* Are there schools?

The film explores these unique communities and the interesting characters who inhabit them and the creative solutions they embrace to tackle social, environmental and economic challenges.

To watch the trailer or order the DVD visit www.NewWe.info.

Think Any Monkey Can Write a Press Release? Think Again.

Thursday, September 16th, 2010

Think Any Monkey Can Write a Press Release? Think Again.

By Sharon Pomerantz

No offense to monkeys, but often times within companies the idea of writing a release is dismissed as a simplistic task and relegated to either a very junior staffer or someone perhaps who has no communications background at all. Now if you are Disney or American Express you probably have a significant communications team and think these thoughts could never apply to your company.

But here is the catch, sometimes even in large companies the mantra of effective communications becomes lost with the need for approval by committee with the central focus of the news release becoming each department’s opportunity to have input.

And, this becomes an even greater concern when communicating your company’s sustainability efforts. Given the complex nature of sustainable tourism practices and strong skepticism by the media and consumer, your company has to ensure it is not perceived as “greenwashing” its brand. Authentic and specific facts need to be delivered to engage your shareholders and to reassure the media that your company is genuine in its practices. Being vague and broad stroke will only undermine your brand.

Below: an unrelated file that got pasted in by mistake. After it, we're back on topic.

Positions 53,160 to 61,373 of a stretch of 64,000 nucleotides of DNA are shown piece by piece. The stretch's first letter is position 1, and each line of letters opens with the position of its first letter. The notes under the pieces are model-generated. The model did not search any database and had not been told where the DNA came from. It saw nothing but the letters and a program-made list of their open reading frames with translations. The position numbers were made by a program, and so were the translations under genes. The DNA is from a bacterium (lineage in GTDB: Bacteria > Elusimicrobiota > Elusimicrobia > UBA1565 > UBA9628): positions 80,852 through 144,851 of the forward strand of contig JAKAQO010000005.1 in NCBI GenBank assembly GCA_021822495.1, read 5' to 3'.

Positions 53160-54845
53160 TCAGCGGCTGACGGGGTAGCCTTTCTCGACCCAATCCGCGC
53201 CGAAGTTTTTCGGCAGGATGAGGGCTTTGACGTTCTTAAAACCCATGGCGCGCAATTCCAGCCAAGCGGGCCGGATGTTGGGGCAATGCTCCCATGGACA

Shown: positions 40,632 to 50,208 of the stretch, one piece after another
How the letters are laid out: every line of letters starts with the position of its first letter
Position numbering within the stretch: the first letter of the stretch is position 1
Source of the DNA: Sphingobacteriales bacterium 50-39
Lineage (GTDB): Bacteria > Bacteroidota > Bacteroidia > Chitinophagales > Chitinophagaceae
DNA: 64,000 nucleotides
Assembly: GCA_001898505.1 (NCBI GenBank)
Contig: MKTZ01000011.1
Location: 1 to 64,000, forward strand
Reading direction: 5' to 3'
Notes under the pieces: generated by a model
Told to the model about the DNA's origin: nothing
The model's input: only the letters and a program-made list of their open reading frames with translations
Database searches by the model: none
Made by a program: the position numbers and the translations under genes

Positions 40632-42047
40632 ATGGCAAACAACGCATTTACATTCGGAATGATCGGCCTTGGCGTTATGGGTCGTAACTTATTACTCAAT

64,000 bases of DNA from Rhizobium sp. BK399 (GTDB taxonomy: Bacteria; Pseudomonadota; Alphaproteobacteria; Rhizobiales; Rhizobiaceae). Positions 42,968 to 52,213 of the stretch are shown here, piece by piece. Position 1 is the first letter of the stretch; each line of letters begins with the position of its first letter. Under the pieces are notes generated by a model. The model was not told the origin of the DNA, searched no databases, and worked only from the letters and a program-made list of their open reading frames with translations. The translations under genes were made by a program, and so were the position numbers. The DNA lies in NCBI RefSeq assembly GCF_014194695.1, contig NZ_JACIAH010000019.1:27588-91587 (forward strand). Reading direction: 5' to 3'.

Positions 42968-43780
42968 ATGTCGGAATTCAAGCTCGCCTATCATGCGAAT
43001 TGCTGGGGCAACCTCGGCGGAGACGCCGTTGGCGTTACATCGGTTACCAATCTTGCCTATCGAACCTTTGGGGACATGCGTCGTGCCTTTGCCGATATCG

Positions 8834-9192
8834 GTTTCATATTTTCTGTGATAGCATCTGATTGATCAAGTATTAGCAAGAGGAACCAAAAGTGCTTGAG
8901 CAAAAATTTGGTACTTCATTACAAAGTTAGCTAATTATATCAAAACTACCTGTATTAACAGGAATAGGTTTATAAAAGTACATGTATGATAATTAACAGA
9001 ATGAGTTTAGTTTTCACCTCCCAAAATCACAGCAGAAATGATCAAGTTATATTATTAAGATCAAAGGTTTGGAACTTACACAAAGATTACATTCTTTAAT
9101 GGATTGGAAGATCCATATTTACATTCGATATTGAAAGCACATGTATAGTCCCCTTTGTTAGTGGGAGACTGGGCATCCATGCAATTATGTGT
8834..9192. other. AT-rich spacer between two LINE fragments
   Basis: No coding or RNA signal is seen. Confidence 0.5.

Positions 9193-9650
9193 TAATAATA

I am not saying that all companies do this, however there is time and place to have a review of what you are communicating and if it is benefiting your brand, especially with regard to sustainable tourism measures. What are your ultimate communication goals? Do you have specific branding messages that you are reinforcing each time a news release is issued? How are you communicating your sustainability measures to best benefit your company? Do you just say that your company is “green” without specifics? Does the release perform by today’s SEO standards? What is your competition doing that is right and perhaps wrong?

To garner your fair and positive share of voice, each company needs to concede at least once or twice a year to do a communications audit to see if their news releases and communications tools are performing. What benefit is it to undertake sustainable tourism practices and have your name in the marketplace if it does not meet your objectives? Ensure your best and well-trained talent are involved in the process and seek outside agency opinion and support too.

And as to the monkeys, while “it is all happening at the zoo,” in public relations and social media it is best to look to the experts and professionals to make your news roar.